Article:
Speller v. Allen, Warden.brown v. Allen, Warden, 192 F.2d 477 (4th Cir. 1951)

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US Court of Appeals for the Fourth Circuit - 192 F.2d 477 (4th Cir. 1951) Argued October 12, 1951
Decided November 5, 1951

Herman L. Taylor, Raleigh, N. C. (C. J. Gates, Durham, N. C., on brief) for appellant, Raleigh Speller.

Hosea V. Price, Winston-Salem, N. C. (Herman L. Taylor, Raleigh, N. C., on brief), for appellant, Clyde Brown.

E. O. Brogden, Jr., Raleigh, N. C., Atty. for State Highway and Public Works Commission of North Carolina.

R. Brookes Peters, Jr., Gen. Counsel of State Highway & Public Works Commission of North Carolina, Raleigh, N. C. (Harry McMullan, Atty. Gen. of North Carolina, or briefs) for appellee, Robert A. Allen.

Before PARKER, Chief Judge and SOPER and DOBIE, Circuit Judges.

PER CURIAM.


These are appeals from denials of writs of habeas corpus in cases in which appellants have been convicted of capital felonies and sentenced to death by North Carolina state courts. In both cases the questions raised in the petitions for habeas corpus had been raised and passed upon by the trial court, the action of the trial court had been affirmed by the Supreme Court of the state and the Supreme Court of the United States had denied certiorari.1  State v. Speller, 231 N.C. 549, 57 S.E.2d 759, certiorari denied Speller v. North Carolina, 340 U.S. 835, 71 S. Ct. 18, 95 L. Ed. 613; State v. Brown, 233 N.C. 202, 63 S.E.2d 99, certiorari denied Brown v. State of Carolina, 341 U.S. 943, 71 S. Ct. 997, 95 L. Ed. 1369. In the Speller case the court below, after granting the writ of habeas corpus and hearing evidence on the question presented and deciding that appellant's position was without merit, vacated the writ and dismissed the petition on the ground that upon the procedural history of the case the appellant was not entitled to the writ. In the Brown case the petition for the writ was denied without hearing, on the basis of its procedural history. We think that dismissal in both cases was clearly right. In view of the action of the state Supreme Court upon the identical questions presented to the court below and the denial of certiorari by the Supreme Court of the United States, the cases fall squarely within the rule that "a federal court will not ordinarily re-examine upon writ of habeas corpus the questions thus adjudicated." Ex parte Hawk, 321 U.S. 114, 64 S. Ct. 448, 450, 88 L. Ed. 572; Darr v. Burford, 339 U.S. 200, 70 S. Ct. 587, 94 L. Ed. 761; Adkins v. Smyth, 4 Cir., 188 F.2d 452; Goodwin v. Smyth, 4 Cir., 181 F.2d 498; Stonebreaker v. Smyth, 4 Cir., 163 F.2d 498, 499. As said by this court in the case last cited:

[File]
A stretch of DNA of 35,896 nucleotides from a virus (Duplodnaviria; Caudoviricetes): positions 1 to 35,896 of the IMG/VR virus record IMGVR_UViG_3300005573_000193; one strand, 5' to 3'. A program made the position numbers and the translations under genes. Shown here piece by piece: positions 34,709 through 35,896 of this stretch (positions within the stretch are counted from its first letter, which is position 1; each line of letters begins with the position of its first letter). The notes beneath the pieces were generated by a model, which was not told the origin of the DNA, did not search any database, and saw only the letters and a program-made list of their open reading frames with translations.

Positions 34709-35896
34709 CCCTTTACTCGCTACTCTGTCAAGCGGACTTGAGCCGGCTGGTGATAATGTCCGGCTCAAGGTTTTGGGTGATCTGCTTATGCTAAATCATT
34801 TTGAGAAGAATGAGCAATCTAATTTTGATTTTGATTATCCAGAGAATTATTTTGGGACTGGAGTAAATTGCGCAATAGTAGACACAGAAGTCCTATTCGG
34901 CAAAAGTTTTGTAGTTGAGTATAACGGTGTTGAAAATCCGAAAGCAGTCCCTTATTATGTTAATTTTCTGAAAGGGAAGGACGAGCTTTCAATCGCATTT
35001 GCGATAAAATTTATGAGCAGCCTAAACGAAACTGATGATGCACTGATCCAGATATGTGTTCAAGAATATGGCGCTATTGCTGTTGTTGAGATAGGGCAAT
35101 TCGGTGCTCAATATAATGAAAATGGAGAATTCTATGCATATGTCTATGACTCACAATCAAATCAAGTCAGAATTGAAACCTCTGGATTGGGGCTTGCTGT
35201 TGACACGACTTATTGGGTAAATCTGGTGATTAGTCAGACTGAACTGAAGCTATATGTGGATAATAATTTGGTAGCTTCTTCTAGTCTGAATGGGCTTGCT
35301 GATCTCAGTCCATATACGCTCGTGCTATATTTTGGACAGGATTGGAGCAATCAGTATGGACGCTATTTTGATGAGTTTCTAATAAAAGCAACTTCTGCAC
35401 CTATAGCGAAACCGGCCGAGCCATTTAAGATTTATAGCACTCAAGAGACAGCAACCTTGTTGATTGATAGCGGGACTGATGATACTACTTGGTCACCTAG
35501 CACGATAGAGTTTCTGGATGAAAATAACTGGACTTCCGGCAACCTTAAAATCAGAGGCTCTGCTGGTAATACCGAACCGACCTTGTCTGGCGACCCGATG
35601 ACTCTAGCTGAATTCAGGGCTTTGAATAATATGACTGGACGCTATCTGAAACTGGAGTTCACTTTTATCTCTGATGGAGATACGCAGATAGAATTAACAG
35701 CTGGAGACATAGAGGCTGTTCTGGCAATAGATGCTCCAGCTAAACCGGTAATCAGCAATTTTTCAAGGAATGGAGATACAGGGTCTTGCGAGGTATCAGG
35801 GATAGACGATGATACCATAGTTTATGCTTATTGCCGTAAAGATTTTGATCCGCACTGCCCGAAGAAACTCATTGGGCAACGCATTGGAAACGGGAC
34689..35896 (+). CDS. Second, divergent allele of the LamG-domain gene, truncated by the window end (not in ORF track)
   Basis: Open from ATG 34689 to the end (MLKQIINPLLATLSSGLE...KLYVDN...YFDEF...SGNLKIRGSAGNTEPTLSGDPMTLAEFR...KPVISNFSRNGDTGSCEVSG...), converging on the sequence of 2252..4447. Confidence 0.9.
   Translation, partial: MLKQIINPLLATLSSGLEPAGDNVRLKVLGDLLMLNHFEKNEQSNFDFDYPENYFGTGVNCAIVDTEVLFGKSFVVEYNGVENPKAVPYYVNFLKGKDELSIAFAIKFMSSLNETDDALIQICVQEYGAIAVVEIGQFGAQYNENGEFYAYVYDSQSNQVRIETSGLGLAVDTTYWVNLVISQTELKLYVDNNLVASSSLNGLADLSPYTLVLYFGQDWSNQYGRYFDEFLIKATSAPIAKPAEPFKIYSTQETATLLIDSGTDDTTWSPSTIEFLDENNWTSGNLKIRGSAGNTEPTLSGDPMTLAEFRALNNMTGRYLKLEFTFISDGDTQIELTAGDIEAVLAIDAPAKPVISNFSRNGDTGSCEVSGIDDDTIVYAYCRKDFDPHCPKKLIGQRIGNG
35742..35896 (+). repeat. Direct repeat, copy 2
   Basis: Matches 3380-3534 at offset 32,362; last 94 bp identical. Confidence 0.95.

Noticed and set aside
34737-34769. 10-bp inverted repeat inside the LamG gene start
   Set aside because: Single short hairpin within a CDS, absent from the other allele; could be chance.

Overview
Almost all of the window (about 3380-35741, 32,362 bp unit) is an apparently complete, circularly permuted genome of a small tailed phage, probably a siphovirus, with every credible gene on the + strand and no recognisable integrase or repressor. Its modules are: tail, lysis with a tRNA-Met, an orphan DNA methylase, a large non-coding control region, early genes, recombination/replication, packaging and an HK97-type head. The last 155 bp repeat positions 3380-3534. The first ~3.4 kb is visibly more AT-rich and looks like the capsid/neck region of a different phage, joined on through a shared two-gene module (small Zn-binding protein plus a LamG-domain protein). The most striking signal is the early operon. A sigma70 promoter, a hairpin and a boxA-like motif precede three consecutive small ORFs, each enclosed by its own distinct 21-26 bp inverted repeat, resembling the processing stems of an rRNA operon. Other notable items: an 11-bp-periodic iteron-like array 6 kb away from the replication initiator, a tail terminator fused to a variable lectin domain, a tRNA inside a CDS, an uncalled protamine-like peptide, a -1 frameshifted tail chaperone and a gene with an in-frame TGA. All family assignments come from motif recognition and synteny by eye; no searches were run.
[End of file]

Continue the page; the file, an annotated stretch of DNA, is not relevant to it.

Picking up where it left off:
"We are confronted at the outset with the fact that the case presented by petitioner is precisely the same as that in which relief was denied by the Virginia courts and in which certiorari was denied by the Supreme Court of the United States. The rights of petitioner were fully presented in that case and the Virginia courts had full power to grant the relief asked, had they thought petitioner entitled to it. The facts were fully before the Supreme Court of the United States on certiorari; and proper respect for that court compels the conclusion that if it had thought that the record showed a denial of petitioner's constitutional rights, certiorari would have been granted and petitioner would have been afforded relief. While action of the Virginia courts and the denial of certiorari by the Supreme Court were not binding on the principle of res judicata, they were matters entitled to respectful consideration by the court below; and in the absence of some most unusual situation, they were sufficient reason for that court to deny a further writ of habeas corpus. It would be intolerable that a federal district court should release a prisoner on habeas corpus after the state courts have refused him relief in precisely the same case on a similar writ and the United States Supreme Court has refused to review their action on certiorari. This would be, in effect, to permit a federal district court to review the Supreme Court of the United States as well as the highest court of the state. The rule in such cases was stated in the case of White v. Ragen, 324 U.S. 760, 764, 765, 65 S. Ct. 978, 981, 89 L. Ed. 1348, relied on by the court below, as follows:

"`If this Court denies certiorari after a state court decision on the merits, or if it reviews the case on the merits, a federal District Court will not usually re-examine on habeas corpus the questions thus adjudicated. Ex parte Hawk, supra, 321 U.S. [114,] 118, 64 S. Ct. 448, 88 L. Ed. 572.'

"The citation of Ex parte Hawk shows what the court had in mind in the use of the words `will not usually re-examine' in the statement just quoted; for the court had pointed out in that case the sort of cases in which the district court would be justified in granting habeas corpus notwithstanding the denial of certiorari in cases where the state court had refused to grant relief. These were cases where resort to state court remedies had failed to afford a full and fair adjudication of the federal contentions raised either because the state afforded no remedy or because the remedy afforded proved in practice unavailable or seriously inadequate."

Affirmed.

 1

Two prior convictions of Speller on the same charge had been reversed by the North Carolina Supreme Court because of discrimination against Negroes in the selection of juries. State v. Speller, 229 N.C. 67, 47 S.E.2d 537; State v. Speller, 230 N.C. 345, 53 S.E.2d 294